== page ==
- Served as lead counsel in representing Sony Pictures Entertainment Inc., actor/writer Adam Sandler and writer Judd Apatow, et al., in a copyright, trademark and unfair competition suit in federal court in New York. The firm successfully obtained summary judgment of copyright and trademark rights on behalf of Sony Pictures Entertainment Inc., rejecting claims of film and advertising infringements and lighting the way for the movie You Don’t Mess With The Zohan. The Court of Appeals for the Second Circuit affirmed the district court’s grant of summary judgment to our client. Cabell v. Sony Pictures Entm’t, Inc. 714 F. Supp. 2d 452 (S.D.N.Y. 2010), aff’d, No. 10-2690-CV, 2011 U.S. App. LEXIS 13057 (2d Cir. June 24, 2011).
- Obtained a $6 million dollar default judgment and permanent injunction against online counterfeiters. Defendants operated a ring of at least 32 websites, many of which prominently featured counterfeits of the federally registered GED® marks, through which they offered sham diplomas from fictitious high schools to consumers throughout the U.S. The defendants’ scam was highly sophisticated and included a bogus Wikipedia entry, promotional YouTube videos, Facebook community pages, and a fraudulent entity that purported to accredit their services.
- The Court awarded plaintiffs $6 million dollars in damages arising out of defendants’ willful acts of trademark infringement, trademark counterfeiting, and unfair competition and, among other things, ordered that all of the domain names at issue be permanently transferred to plaintiffs, regardless of whether they included the GED® marks. This result was made possible by the extraordinary ex parte injunctive relief plaintiffs’ obtained at the outset, in which the Court allowed plaintiffs to obtain information about defendants’ true identities and to freeze defendants’ financial assets, even prior to serving plaintiffs’ complaint. GED Testing Service LLC et al. v. Amjad Pervaiz et al., 12 Civ. 1157 (JPO) (S.D.N.Y.).
- Represented Clif Bar in a trade dress case brought by Kind. Kind filed suit and moved for an expedited preliminary injunction to prevent client Clif Bar from launching its new premium CLIF MOJO healthy snack bars in see-through packaging that allegedly infringed Kind’s trade dress. Less than a week after the five-day hearing concluded, Judge Kimba Wood issued a 25-page written opinion denying Kind’s motion in full. The judge found that Kind’s alleged trade dress was not distinctive (and thus not protectable), that there was no likelihood of consumer confusion between the parties’ packaging, and that Kind had not demonstrated irreparable injury or a balance of hardships tipping in its favor. Kind has taken an appeal to the Second Circuit. Kind, LLC v. Clif Bar & Co., 2014 WL 2619817 (S.D.N.Y. June 12, 2014)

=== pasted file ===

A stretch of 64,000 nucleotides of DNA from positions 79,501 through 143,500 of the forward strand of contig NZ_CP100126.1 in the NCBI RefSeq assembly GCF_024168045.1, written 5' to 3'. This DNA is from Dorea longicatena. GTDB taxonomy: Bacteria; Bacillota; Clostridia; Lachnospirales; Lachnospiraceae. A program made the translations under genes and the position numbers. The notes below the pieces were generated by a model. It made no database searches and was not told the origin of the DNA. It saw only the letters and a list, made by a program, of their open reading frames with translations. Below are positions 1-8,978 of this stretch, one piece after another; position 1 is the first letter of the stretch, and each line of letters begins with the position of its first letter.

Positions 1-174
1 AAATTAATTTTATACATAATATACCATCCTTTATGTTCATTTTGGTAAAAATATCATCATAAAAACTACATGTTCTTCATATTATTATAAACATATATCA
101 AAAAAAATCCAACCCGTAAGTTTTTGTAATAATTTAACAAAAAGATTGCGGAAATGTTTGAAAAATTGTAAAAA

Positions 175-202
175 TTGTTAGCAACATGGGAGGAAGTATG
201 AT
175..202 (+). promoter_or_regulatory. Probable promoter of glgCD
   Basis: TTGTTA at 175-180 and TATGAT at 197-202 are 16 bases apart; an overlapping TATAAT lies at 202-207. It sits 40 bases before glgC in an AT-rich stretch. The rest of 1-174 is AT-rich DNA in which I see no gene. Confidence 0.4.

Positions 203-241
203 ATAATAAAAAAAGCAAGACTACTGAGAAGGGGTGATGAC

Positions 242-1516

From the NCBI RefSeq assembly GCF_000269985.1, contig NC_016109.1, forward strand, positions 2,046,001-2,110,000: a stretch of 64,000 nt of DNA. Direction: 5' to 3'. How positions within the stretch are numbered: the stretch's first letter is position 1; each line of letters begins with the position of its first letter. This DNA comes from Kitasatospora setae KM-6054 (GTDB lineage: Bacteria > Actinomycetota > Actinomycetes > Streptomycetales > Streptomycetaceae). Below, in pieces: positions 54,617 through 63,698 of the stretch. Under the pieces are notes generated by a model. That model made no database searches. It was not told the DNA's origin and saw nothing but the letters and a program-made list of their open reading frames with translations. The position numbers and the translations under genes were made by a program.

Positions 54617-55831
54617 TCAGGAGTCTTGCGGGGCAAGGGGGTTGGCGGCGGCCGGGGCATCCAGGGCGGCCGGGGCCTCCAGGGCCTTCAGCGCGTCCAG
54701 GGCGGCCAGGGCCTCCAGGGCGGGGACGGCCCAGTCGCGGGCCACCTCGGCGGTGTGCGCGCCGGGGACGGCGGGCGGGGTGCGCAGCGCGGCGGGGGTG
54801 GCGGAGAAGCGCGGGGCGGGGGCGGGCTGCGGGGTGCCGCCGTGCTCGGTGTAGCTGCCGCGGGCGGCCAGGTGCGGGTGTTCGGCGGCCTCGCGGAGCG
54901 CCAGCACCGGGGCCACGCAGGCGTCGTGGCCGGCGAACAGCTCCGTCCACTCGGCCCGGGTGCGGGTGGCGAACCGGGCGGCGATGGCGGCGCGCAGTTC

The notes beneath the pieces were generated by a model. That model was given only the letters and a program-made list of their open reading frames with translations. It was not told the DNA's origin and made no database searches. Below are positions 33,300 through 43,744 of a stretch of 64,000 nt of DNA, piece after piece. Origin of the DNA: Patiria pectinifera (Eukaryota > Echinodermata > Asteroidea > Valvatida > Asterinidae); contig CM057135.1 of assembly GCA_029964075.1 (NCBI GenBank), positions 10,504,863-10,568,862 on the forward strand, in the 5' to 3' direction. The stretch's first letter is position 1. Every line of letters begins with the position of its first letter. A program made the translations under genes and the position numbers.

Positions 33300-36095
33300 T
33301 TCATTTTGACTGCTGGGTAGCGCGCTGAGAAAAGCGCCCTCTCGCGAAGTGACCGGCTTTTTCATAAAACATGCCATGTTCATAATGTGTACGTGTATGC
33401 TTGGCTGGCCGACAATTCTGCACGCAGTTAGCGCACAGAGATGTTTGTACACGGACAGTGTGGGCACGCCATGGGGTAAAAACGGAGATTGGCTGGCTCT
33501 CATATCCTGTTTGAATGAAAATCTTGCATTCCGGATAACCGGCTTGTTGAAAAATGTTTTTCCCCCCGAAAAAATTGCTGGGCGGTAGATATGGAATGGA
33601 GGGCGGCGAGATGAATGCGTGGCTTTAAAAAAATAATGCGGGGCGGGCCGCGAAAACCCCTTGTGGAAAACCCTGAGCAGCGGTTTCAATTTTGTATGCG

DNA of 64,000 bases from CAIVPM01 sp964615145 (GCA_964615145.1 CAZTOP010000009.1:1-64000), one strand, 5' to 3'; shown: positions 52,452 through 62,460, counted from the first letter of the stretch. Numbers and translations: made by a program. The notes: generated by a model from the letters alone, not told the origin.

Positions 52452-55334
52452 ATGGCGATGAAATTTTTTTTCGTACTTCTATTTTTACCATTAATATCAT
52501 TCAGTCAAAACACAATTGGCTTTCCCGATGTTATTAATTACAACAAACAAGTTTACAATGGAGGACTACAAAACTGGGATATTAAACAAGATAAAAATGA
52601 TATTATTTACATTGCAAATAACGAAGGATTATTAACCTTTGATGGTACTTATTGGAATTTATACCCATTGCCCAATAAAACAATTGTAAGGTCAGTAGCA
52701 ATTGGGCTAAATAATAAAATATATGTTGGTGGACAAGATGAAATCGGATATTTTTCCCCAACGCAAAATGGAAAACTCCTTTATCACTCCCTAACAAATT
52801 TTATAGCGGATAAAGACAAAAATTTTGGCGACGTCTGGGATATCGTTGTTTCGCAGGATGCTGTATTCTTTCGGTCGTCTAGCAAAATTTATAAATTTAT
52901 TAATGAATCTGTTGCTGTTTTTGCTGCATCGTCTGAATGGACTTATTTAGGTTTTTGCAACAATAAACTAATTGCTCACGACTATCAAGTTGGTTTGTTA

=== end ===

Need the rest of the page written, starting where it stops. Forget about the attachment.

- Served as IP counsel in a case in the Delaware Chancery Court. Represented fashion design house, Tory Burch, LLC which brought claims against a former director alleging that its former director competed unfairly against the company by launching a knockoff version of the “Tory Burch” brand created with the company’s confidential information and in violation of his fiduciary duties and contractual obligations. Negotiated the settlement agreement which resolved the case. J. Christopher Burch v. Tory Burch LLC, et al., No. 7921-CS (Del. Ch., Nov. 5, 2012).
- University of Pennsylvania Law School (2005)cum laude
- Florida State University, B.A., Communication (1997) summa cum laude
- New York
- U.S. Court of Appeals for the Second Circuit
- U.S. District Court for the Southern District of New York
- U.S. District Court for the Eastern District of New York
- U.S. District Court for the Eastern District of Michigan